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We Have Nothing to Fear But The Farce Itself

The opinions expressed by columnists are their own and do not necessarily represent the views of

Editor's note: This column contains satire. This fact is noted for all the liberals that may be reading. That is all.

President Obama’s aggressive agenda for his second term might have been controversial, if it weren’t for his spectacular first term successes.

The president’s expansive vision of federally driven, universal government education of children too young for grade school, his complex plan for a network of federal “hubs” to resuscitate American manufacturing, his aggressive action plan against polluting industries to correct earth’s climate, all could have provoked strong opposition, perhaps even media skepticism.

He also courageously signaled that Congress’s bad faith and groundless resistance to his reform agenda might force him to assert executive power in novel, untested ways. That too, might have triggered resistance and hostile news coverage. But it didn’t.


The president’s track record of keeping campaign promises, solving problems, and improving the lot of average Americans dictated a different result. A historically successful first term garnered political capital and national good will that smoothed the way for bold experimentation in term two.

Consider jobs and employment. From recent historic highs in joblessness, the president turned things around. In just a few years, America reclaimed its historic average of 5.8% unemployed. Similarly, economic growth bounced back, and by 2011 was hitting its healthy norm of 3.5% annual growth.

A major bright spot powering the stunning resurgence is green energy. The president boosted green potential in his campaign. True to his word, Obama’s DOE shrewdly awarded strategic grants and incentives to help breakthrough companies add power to the grid, increase efficiency, and reduce costs for renewable energy. America’s economy garnered billions in robust return from the administration’s savvy seed capital. The future potential for more of the same is virtually infinite.

The improved jobs situation mirrors the president’s success at getting the national deficit under control. As he promised, by the end of his first term, deficit spending was slashed to a half of the deficit he inherited from that economic arsonist, George Bush.  Obama’s hapless challenger in the last election tried to make an issue of fiscal policy, but with the credibility of success and promises kept, the president spiked the attacks like well set volleyballs.


Similarly, under the president’s leadership, the long struggling Post Office claimed a new lease on life, and finally looks on the path to sustainability. It’s even considering expanding to offer Sunday service.

But the crowning jewel of Obama’s domestic credibility is his long-needed reform of America’s health care system. From the clear and reasonable explanations in Congressional debate that were broadcast into living rooms on CSPAN—(check off another campaign promise!) to the already-declining insurance rates the president confidently promised, the Patient Protection and Affordable Care Act  is a stunning success: a textbook example of the long ball: well thrown, well caught, and a touchdown richly and deservedly celebrated.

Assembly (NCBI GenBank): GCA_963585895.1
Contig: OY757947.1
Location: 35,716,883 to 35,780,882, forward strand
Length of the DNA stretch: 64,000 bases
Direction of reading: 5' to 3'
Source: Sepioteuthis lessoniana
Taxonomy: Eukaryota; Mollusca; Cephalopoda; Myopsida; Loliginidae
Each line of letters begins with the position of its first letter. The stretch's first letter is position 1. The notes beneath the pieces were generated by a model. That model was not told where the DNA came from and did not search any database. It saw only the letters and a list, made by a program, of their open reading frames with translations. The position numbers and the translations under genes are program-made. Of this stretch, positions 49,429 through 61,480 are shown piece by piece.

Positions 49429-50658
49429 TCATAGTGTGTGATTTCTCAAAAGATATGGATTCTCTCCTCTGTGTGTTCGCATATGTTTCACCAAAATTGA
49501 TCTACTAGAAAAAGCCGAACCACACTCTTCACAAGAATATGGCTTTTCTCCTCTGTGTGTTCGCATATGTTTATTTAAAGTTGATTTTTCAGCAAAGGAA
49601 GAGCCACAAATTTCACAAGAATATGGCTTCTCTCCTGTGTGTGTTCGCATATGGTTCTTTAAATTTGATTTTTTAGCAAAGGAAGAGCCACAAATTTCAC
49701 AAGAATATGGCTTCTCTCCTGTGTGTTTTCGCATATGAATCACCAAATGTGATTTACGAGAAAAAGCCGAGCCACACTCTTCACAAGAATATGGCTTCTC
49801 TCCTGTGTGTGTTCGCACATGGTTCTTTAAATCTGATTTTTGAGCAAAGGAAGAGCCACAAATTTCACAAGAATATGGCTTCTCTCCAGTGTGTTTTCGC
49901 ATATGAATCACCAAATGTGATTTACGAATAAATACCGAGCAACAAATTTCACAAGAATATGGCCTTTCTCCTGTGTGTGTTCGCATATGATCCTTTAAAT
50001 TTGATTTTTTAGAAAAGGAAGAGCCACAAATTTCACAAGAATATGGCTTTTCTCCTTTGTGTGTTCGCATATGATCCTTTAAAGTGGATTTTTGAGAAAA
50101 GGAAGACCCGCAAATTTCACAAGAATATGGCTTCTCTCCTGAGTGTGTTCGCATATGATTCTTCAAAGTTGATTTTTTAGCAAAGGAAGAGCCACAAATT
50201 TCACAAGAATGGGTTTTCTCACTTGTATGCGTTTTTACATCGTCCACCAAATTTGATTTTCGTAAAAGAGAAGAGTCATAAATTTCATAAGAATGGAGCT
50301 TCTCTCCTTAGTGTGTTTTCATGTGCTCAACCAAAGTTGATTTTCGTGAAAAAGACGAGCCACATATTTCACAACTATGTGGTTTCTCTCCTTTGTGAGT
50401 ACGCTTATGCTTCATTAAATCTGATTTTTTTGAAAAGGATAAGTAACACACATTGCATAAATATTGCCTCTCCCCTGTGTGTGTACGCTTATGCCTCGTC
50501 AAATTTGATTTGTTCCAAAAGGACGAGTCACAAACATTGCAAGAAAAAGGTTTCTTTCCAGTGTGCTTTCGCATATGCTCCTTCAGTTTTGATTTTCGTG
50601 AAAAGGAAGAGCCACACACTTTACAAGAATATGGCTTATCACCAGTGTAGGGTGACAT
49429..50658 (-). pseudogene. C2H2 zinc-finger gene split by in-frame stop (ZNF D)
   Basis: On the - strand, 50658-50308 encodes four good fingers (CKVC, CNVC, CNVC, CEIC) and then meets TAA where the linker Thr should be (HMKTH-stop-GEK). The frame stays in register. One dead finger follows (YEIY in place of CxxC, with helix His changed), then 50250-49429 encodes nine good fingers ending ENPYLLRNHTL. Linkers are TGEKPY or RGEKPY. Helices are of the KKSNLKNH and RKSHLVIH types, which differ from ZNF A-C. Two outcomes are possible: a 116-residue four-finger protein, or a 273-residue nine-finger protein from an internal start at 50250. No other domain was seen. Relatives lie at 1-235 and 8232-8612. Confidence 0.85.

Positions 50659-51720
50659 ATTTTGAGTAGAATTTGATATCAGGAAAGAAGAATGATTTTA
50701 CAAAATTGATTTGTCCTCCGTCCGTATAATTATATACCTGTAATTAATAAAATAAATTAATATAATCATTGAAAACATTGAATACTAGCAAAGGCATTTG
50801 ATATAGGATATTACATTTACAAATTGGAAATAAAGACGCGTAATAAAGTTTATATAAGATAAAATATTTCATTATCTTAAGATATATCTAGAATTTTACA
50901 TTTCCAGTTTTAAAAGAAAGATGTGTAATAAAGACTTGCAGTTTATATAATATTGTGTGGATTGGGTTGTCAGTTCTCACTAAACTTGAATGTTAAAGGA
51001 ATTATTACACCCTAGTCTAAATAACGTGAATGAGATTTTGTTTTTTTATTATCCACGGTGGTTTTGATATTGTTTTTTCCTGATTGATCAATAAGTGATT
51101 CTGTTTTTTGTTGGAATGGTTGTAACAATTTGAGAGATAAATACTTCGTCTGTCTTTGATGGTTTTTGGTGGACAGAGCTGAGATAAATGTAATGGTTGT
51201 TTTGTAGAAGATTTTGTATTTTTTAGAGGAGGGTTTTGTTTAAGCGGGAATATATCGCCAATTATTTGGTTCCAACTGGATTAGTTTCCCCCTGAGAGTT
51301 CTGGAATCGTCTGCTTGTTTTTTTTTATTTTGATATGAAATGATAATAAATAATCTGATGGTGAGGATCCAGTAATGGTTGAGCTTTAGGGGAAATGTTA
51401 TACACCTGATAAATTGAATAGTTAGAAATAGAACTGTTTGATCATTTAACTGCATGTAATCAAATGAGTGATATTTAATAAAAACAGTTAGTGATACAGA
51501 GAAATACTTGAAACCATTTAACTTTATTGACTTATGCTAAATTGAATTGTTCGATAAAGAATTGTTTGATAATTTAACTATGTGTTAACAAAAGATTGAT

Critics absurdly argued the law would raise rates; would drive employers to drop coverage; would force millions onto the frayed public safety net; was impractical and underfunded; would strain bulging state Medicaid rolls; and especially, would give a raw deal to healthy young people.

Critics are eating crow. The media is making sure of that. The new law is having an orderly implementation, reducing costs of care and coverage, and having no adverse effect on job benefits or hiring.

But Obama’s success reaches beyond sea to shining sea as he lifts America’s stock in the near and far abroad. A shrewd gambit in Mexico, the Fast and Furious program, helped corner and decapitate major drug cartels and drivers of Mexican corruption and cross border violence. Close oversight and meticulous implementation of the risky program, that pumped thousands of untracked guns into Mexico, are credited with its stunning success.

Similarly, Obama’s outreach to the Middle East and Muslim world are strengthening America’s bonds with hopeful friends around the globe who wanted only to know they were understood and respected.


So, conservatives, libertarians, and other advocates for constitutional limits on government find themselves in an awkward place as the triumphant president embarks on his second term. With such a record of fulfillment, success, and improvement, that president’s credibility is at historic highs.

Americans have no reason to question his ability to surgically crack down on industry to save earth’s climate while protecting GDP, jobs, and the economy. They have no basis for skepticism about his administration’s skill to create “hubs” to drive a resurgence in American manufacturing.

Americans have every reason to believe their preschoolers will be in good hands. We are dazzled by the progress of the last four years. It stands to reason we’ll be positively staggered by what he can show the next generation.

And if Americans in general are disarmed, their guardians of the press are positively rhapsodic. What questions could need asking? What proposals might bear vetting? None!

It is the best of times. It is the boldest of times. We have nothing to fear but farce, itself, played out in real life.

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